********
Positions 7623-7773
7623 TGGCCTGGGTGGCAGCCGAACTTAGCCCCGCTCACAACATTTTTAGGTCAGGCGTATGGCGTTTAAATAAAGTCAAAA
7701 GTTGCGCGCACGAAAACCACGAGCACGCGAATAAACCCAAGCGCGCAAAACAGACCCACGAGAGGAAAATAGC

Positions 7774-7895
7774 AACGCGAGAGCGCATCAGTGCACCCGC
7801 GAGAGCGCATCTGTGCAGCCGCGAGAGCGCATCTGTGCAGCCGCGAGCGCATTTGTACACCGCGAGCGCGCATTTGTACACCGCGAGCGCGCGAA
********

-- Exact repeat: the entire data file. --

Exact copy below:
Positions 7623-7773
7623 TGGCCTGGGTGGCAGCCGAACTTAGCCCCGCTCACAACATTTTTAGGTCAGGCGTATGGCGTTTAAATAAAGTCAAAA
7701 GTTGCGCGCACGAAAACCACGAGCACGCGAATAAACCCAAGCGCGCAAAACAGACCCACGAGAGGAAAATAGC

Positions 7774-7895
7774 AACGCGAGAGCGCATCAGTGCACCCGC
7801 GAGAGCGCATCTGTGCAGCCGCGAGAGCGCATCTGTGCAGCCGCGAGCGCATTTGTACACCGCGAGCGCGCATTTGTACACCGCGAGCGCGCGAA